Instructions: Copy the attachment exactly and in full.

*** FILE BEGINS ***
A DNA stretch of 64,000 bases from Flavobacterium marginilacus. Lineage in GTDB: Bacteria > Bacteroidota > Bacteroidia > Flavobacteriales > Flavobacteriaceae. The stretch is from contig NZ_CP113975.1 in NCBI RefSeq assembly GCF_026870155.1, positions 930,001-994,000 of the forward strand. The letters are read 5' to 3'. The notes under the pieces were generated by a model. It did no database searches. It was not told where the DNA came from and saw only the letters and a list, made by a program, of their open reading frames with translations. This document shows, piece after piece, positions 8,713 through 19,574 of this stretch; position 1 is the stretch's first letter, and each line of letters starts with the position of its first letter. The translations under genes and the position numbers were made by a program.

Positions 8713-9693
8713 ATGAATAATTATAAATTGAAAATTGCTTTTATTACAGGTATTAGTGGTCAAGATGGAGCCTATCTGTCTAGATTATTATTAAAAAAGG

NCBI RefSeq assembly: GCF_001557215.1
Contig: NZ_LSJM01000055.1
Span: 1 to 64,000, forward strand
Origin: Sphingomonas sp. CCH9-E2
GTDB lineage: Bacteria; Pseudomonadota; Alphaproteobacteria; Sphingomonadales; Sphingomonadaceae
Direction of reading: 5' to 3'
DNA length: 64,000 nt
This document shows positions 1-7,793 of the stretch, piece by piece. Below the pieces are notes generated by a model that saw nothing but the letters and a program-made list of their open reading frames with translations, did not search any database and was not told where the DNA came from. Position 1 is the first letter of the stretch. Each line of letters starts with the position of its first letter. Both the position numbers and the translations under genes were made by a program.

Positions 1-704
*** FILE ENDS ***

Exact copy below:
A DNA stretch of 64,000 bases from Flavobacterium marginilacus. Lineage in GTDB: Bacteria > Bacteroidota > Bacteroidia > Flavobacteriales > Flavobacteriaceae. The stretch is from contig NZ_CP113975.1 in NCBI RefSeq assembly GCF_026870155.1, positions 930,001-994,000 of the forward strand. The letters are read 5' to 3'. The notes under the pieces were generated by a model. It did no database searches. It was not told where the DNA came from and saw only the letters and a list, made by a program, of their open reading frames with translations. This document shows, piece after piece, positions 8,713 through 19,574 of this stretch; position 1 is the stretch's first letter, and each line of letters starts with the position of its first letter. The translations under genes and the position numbers were made by a program.

Positions 8713-9693
8713 ATGAATAATTATAAATTGAAAATTGCTTTTATTACAGGTATTAGTGGTCAAGATGGAGCCTATCTGTCTAGATTATTATTAAAAAAGG

NCBI RefSeq assembly: GCF_001557215.1
Contig: NZ_LSJM01000055.1
Span: 1 to 64,000, forward strand
Origin: Sphingomonas sp. CCH9-E2
GTDB lineage: Bacteria; Pseudomonadota; Alphaproteobacteria; Sphingomonadales; Sphingomonadaceae
Direction of reading: 5' to 3'
DNA length: 64,000 nt
This document shows positions 1-7,793 of the stretch, piece by piece. Below the pieces are notes generated by a model that saw nothing but the letters and a program-made list of their open reading frames with translations, did not search any database and was not told where the DNA came from. Position 1 is the first letter of the stretch. Each line of letters starts with the position of its first letter. Both the position numbers and the translations under genes were made by a program.

Positions 1-704